A Four-Year Prospective Study of Bullying, Anxiety, and Disordered Eating Behavior Across Early Adolescence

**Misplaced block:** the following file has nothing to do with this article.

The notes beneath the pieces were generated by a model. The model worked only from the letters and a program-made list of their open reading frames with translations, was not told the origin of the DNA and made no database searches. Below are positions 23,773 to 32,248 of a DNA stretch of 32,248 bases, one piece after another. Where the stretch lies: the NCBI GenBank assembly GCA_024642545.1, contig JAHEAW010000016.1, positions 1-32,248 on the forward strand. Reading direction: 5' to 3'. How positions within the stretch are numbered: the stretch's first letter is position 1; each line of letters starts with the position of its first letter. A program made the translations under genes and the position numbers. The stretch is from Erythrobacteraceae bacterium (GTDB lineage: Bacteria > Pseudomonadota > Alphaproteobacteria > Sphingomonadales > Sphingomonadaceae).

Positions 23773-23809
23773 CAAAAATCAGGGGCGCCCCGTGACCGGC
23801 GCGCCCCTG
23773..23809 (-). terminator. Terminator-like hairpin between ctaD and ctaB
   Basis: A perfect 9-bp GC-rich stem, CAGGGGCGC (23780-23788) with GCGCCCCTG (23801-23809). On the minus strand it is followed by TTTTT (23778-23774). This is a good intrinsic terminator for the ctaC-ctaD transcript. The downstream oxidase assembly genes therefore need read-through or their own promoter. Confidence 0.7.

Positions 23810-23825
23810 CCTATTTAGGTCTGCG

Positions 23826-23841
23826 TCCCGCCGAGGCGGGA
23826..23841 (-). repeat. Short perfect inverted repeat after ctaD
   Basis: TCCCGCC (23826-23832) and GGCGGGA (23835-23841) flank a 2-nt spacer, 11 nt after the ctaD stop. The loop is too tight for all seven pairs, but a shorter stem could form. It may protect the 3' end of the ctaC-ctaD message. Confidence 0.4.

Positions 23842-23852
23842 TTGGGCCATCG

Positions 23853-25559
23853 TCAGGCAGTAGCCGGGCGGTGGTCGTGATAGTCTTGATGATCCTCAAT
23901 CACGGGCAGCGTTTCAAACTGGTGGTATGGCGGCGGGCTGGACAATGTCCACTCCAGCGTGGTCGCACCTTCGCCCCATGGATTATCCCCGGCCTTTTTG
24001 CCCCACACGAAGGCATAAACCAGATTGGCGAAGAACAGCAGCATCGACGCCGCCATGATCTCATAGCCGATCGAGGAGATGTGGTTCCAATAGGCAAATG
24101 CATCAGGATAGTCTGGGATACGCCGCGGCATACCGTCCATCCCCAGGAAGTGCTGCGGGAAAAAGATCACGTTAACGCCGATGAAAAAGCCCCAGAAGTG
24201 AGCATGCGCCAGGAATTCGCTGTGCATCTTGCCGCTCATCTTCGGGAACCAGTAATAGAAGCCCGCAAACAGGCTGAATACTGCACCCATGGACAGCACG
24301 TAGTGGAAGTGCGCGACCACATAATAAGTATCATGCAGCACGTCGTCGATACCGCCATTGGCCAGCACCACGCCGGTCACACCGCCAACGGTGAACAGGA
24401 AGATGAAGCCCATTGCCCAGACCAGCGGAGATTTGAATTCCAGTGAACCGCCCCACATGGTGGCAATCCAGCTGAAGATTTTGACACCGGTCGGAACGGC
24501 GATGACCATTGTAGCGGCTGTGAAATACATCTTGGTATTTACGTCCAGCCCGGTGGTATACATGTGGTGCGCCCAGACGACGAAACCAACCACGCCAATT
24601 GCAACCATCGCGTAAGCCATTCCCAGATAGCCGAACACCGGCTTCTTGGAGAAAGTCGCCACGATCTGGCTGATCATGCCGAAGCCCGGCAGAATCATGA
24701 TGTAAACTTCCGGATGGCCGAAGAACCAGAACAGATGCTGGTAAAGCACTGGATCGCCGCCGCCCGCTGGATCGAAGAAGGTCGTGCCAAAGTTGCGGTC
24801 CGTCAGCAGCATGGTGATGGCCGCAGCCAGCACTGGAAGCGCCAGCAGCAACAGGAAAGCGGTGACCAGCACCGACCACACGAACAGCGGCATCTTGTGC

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We investigated the developmental pathways by which bullying perpetration and victimization, anxiety, and disordered eating behavior were related. Participants were drawn from the Canadian McMaster Teen Study. From Grade 5-8 (age 10-14), students (n = 657) were assessed on bullying involvement and symptoms of anxiety, and in Grade 7 and 8, students additionally completed a measure of clinically significant disordered eating behavior. Bullying victimization initiated a cascading effect on bullying perpetration, which subsequently led to disordered eating behavior. Anxiety had direct effects on disordered eating behavior at multiple time points and initiated a cascading effect on bullying victimization, and subsequently, perpetration. There was no evidence of moderation by sex. Bullying perpetration and anxiety may serve as early signals of eating pathology. Bullying prevention programs may attenuate the risk of disordered eating in both sexes, and the high continuity of disordered eating behavior suggests that early intervention is critical.
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